The Dead Live Again: What’s Changed (and What Hasn’t) at Soldier Field
Last night, the surviving “core four” members of the Grateful Dead began their three-night stand at Chicago’s Soldier Field after two earlier, quasi-warmup shows in Santa Clara, California, the weekend before. With it came the return not only of a certain sound — in last night’s case, the loose-and-nimble jamming of the Seventies, heard in an almost entirely Me Decade set list drawn from albums like Blues for Allah, Europe ’72, American Beauty and From the Mars Hotel — but in the surrounding atmosphere. A few things that have changed with times — and some that haven’t — at the first Chicago night of the Fare Thee Well shows.
What’s changed: Things one can bring into the venue. Signs at the Soldier Field entrance gate warned that prohibited items included glow sticks, “illegal drugs” and strollers. Even “horns and whistles” made the list. Also, the frayed T-shirts worn by many loyalists now include those for Dead spinoffs like Phil Lesh & Friends and Furthur, none of which existed before Garcia’s death in 1995.
What hasn’t changed: The band’s legendary outside-the-venue hangout area, “Shakedown Street.” Vending booths sold tapestries, T-shirts, and seemingly healthy food. At a tent-style store selling Garcia merchandise, fans danced in the outside pre-show sun to live recordings of the Jerry Garcia Band.
What’s changed: The price tags. Some tickets were as much as $199. “Fare Thee Well” hoodies were selling for $120.
What hasn’t changed: Just beyond the venue grounds, a clearly unauthorized vendor was selling balloons filled with nitrous.
What’s changed: Despite earlier concerns about tens of thousands of Deadhead converging on Solider Field, some without tickets for the sold-out show, the overall atmosphere was mellow and carnival-like. Venue employees handed out free red roses as concertgoers entered the venue. (This was the idea of promoter Peter Shapiro.) Memories of gnarly Dead shows of the Nineties overrun by gate crashers and excessive partying were gone. “Everyone says hello and is being nice and friendly,” said Jon Lese, a Connecticut marketing consultant who drove overnight with friends. “Maybe we’re a little older and more responsible. It’s night and day compared to ’95.”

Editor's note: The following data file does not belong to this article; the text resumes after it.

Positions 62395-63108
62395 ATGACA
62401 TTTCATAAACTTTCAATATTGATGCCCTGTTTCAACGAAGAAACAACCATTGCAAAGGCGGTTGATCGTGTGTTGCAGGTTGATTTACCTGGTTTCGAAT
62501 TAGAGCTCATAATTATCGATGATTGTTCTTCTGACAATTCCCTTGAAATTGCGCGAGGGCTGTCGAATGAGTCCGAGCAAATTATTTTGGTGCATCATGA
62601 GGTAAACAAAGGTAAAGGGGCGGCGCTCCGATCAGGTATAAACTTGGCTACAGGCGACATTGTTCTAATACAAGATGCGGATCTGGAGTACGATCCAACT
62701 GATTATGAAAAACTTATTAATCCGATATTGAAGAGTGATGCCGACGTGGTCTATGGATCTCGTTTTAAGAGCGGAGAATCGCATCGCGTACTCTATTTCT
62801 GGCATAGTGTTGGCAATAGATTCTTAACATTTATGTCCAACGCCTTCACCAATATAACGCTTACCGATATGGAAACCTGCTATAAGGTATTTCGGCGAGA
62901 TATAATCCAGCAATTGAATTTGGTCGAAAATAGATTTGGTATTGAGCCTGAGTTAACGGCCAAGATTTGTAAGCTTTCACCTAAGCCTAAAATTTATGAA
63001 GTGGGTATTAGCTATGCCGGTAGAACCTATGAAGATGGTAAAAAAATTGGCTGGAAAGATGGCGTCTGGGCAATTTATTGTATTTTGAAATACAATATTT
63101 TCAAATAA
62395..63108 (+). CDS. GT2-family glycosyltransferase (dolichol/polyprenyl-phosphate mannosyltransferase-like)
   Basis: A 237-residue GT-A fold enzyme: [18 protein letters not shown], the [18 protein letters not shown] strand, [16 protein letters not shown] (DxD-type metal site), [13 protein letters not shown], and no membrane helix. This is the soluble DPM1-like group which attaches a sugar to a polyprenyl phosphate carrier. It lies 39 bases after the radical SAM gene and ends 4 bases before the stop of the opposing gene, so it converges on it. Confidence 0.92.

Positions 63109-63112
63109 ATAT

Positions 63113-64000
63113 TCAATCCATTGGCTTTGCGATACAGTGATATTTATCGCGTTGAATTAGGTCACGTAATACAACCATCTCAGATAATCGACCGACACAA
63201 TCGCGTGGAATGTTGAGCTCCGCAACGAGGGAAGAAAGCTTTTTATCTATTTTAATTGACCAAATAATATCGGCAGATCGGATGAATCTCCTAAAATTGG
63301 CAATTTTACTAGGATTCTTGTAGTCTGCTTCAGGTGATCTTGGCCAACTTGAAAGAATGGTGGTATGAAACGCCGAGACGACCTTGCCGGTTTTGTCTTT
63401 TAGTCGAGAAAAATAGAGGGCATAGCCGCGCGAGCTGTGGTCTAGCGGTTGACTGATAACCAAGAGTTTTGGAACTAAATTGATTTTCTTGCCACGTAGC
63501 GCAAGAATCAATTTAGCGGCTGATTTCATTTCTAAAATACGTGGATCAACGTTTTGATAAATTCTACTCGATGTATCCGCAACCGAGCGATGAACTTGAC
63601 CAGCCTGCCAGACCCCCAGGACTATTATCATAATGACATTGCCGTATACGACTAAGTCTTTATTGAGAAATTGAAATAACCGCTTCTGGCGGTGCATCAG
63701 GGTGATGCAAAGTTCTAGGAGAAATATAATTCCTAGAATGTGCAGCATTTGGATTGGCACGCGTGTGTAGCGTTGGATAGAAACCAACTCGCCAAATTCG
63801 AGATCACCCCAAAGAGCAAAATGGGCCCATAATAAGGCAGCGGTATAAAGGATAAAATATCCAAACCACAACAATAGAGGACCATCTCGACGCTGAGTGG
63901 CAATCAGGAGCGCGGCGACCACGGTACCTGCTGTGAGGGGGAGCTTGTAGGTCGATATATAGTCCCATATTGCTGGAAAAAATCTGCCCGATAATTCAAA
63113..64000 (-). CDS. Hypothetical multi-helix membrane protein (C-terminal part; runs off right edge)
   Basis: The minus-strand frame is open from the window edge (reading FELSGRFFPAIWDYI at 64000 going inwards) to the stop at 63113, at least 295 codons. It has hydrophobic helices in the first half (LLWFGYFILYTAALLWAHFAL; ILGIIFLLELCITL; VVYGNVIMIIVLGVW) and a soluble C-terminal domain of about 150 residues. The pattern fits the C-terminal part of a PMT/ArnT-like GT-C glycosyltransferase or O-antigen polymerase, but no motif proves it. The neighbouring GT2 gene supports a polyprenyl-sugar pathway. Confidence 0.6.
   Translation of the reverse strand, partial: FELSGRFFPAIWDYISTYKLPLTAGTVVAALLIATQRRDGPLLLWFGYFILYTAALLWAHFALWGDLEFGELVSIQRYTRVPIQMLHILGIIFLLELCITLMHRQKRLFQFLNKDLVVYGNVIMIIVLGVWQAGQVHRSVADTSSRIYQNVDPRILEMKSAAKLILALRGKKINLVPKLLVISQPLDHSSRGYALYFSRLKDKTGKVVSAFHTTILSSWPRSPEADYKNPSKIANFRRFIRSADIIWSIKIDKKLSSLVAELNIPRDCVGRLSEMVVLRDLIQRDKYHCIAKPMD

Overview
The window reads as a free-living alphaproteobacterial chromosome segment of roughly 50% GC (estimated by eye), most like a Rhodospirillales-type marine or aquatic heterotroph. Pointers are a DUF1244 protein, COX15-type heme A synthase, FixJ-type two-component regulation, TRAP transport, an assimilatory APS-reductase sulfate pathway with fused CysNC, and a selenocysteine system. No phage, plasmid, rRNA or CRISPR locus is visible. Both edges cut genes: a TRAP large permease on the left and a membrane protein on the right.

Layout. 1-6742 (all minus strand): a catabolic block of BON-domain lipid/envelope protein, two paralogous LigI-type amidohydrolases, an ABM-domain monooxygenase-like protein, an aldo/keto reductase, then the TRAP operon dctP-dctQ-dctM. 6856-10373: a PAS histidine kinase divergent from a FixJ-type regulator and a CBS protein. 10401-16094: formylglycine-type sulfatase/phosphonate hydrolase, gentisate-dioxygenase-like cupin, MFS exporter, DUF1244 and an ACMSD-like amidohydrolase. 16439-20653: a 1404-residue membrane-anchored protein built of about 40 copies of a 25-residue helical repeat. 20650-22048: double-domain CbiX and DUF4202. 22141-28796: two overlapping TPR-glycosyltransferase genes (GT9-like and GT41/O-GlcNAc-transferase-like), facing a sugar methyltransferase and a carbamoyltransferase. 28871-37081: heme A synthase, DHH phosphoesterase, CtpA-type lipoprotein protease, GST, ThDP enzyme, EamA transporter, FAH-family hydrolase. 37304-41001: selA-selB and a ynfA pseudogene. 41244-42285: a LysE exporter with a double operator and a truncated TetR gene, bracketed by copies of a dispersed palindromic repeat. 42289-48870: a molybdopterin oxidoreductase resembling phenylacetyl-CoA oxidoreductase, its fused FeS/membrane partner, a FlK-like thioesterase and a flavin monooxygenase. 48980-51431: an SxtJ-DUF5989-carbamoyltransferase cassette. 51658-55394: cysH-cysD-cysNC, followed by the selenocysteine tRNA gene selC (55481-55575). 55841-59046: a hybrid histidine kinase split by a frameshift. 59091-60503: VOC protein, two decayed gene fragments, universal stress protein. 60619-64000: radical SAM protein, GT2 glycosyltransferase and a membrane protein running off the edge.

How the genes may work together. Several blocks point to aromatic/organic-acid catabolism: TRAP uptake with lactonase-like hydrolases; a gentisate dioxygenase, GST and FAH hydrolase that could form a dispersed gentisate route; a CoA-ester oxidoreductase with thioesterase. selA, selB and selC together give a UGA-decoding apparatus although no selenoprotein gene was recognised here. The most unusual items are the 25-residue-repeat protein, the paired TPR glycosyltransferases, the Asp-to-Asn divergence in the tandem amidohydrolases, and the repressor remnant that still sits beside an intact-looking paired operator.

What hasn’t changed: Famous Deadheads. Among those in attendance were skyscraper-tall retired basketball legend and unabashed Deadhead Bill Walton (who happily posed for photos with fans outside the venue) and, reportedly, Senator and longtime Deadhead Al Franken. Sonic Youth guitarist Lee Ranaldo, who caught numerous Dead shows on his native Long Island in the Seventies, was also in the crowd. “It’s amazing, like having that experience all over again,” he enthused. “I love the way the band just wandered out on stage and started playing. It was just like the old days.” The experience extended away from Soldier Field; Chicago was overrun with Deadheads and Dead-related museum exhibits. “We were on the corner near Wrigley Field and there was a freak on the sidewalk, smoking weed and going into this stoned rap,” said Ranaldo.
What’s changed: The respectability quotient. On one American Airlines flight to Chicago, a flight attendant gave one of the most unusual announcements ever heard in the air: “If you’re going to the Grateful Dead concert in Chicago — and I wish I were! — one of your fellow passengers would like to swap a Friday ticket for a Saturday ticket. If you can do this, come see me.” After a round of applause in the cabin, the ticket swap went down. When told of the story at Soldier Field, Dead scholar and SiriusXM radio host David Gans smiled: “That’s the best story I’ve ever heard that we’re everywhere.”
What hasn’t changed: Deadheads and this music. Throughout the over-four-hour show, Deadheads largely stood and swayed, roaring at the start of certain songs (“Scarlet Begonias,” “Box of Rain,” “Fire on the Mountain”) and whenever Phish’s Trey Anastasio powered into one of several riffy solos. The Dead shuffle dance was back in the crowd, as were rampant air-guitar outbreaks, especially during “Bertha.” As one fan said out loud, “Everyone is so happy to be here.”